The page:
Woolly Nightshade

Also known as:
Tobacco Weed, Flannel Leaf, Kerosene Plant
Family:
Solanaceae
Origin:
South Brazil, Uruguay

General description

Shrub or tree <8m tall. Leaves smelling of kerosene greyish-green on upper surface, white to yellowish green beneath , & covered in dense felt-like hairs. Clusters of purple flowers at end of branches, yellow berries with many seeds

Vacant land, farmland, gullies, bush margins. Tolerates wide range of habitats, including shade.

Seeds spread by birds.

Berries toxic. Forms pure colonies, crowding out other plants. Dust from plant irritates skin, eyes, nose, throat.

Site management

Rarely invades intact habitats. Maintain shade by planting dense cover. Follow up for 3 years. Maintain rolling front of control. Exclude livestock, maintain pest control.

Recommended approaches

1. Pull up all small plants
2. Cut & stump paint or frill (100ml/L Tordon BK or triclopyr 100ml/1L or picloram gel).
3. Paint a 70cm high collar around stem (picloram gel) to kill standing.
4. Make 2 cuts either side of stem & fill each cut (1.5mls Tordon BK).
5. Spray Oct - Feb (60ml triclopyr +10ml penetrant/10L).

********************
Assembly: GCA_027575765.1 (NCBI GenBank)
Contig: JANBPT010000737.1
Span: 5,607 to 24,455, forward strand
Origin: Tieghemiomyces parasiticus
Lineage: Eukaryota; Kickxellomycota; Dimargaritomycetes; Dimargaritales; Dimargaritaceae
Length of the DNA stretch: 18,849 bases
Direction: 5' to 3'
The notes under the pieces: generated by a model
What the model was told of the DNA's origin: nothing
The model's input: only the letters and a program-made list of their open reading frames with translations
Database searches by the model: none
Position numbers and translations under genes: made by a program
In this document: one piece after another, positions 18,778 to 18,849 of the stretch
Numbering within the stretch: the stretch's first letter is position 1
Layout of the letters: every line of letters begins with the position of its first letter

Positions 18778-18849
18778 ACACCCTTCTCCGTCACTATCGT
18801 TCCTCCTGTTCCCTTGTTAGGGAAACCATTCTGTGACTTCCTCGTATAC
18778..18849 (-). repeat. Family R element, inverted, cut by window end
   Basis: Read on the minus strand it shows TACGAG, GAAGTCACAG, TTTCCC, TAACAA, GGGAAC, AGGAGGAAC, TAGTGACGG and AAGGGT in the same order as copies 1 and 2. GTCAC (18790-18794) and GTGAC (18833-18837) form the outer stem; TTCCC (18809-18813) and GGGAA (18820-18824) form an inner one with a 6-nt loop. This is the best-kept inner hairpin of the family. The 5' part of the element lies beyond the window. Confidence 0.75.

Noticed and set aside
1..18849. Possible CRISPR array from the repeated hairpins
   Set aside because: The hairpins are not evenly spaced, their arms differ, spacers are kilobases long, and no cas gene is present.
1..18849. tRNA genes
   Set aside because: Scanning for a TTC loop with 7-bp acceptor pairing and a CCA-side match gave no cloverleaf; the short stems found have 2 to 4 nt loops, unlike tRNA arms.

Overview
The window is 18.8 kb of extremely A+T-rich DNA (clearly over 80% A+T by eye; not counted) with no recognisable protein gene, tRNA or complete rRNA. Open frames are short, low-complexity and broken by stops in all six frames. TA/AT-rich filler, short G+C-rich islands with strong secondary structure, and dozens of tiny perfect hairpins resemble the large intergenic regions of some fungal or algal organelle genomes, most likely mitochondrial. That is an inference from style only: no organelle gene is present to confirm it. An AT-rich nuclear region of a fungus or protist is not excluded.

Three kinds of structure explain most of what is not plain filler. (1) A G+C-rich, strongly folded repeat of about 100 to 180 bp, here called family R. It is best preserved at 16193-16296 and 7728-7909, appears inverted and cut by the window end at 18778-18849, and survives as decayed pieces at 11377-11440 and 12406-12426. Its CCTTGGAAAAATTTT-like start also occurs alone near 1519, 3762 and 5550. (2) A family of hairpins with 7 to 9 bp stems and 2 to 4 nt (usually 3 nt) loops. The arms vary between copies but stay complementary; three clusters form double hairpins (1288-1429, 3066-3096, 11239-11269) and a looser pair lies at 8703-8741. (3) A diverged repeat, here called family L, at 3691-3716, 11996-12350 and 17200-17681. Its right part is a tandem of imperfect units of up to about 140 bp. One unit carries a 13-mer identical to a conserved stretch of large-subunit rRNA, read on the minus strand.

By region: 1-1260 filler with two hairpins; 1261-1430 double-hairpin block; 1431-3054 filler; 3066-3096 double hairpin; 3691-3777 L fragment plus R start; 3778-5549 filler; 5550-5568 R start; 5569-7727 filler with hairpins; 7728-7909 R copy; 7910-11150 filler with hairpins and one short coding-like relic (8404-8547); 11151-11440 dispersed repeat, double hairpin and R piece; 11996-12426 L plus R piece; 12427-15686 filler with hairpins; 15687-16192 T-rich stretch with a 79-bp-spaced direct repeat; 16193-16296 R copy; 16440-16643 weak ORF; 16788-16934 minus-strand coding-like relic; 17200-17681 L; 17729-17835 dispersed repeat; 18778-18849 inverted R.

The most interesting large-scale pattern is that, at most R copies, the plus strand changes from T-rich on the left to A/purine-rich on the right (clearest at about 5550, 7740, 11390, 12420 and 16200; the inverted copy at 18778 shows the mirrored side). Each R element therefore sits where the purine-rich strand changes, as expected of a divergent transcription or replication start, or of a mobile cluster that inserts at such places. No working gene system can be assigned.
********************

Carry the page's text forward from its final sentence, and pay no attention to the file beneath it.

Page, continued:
Caution: when using any herbicide or pesticide PLEASE READ THE LABEL THOROUGHLY to ensure that all instructions and safety requirements are followed.

Similar species

white-edged nightshade
Solanum marginatum

White-edged nightshade has spiny leaves and stems.

angel's trumpet
Brugmansia candida

Angels trumpet has similar leaves but has giant hanging white (occ mauve, red, orange) flowers, with a sweet scent.

devil's fig
Solanum torvum

Devil's fig has lobed leaf margins and white flowers.

Search tags

RPMS status

Containment (removal) - Waitakere weed control zone
Containment (boundary) - Whole Region
Community Initiatives - Whole Region
National Pest Plant Accord species - nationwide
woolly nightshade - Main species image